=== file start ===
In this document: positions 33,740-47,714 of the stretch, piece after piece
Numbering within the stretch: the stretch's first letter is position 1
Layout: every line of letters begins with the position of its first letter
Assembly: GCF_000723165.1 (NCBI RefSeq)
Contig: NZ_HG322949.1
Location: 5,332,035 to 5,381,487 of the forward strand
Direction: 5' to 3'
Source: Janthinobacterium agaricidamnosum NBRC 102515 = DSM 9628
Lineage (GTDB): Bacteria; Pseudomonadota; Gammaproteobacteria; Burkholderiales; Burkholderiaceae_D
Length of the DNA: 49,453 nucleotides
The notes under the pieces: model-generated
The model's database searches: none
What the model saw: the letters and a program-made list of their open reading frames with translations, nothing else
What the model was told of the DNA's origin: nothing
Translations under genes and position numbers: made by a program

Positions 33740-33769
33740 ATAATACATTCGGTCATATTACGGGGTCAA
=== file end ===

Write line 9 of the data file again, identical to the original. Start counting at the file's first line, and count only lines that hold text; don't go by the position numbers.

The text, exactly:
Lineage (GTDB): Bacteria; Pseudomonadota; Gammaproteobacteria; Burkholderiales; Burkholderiaceae_D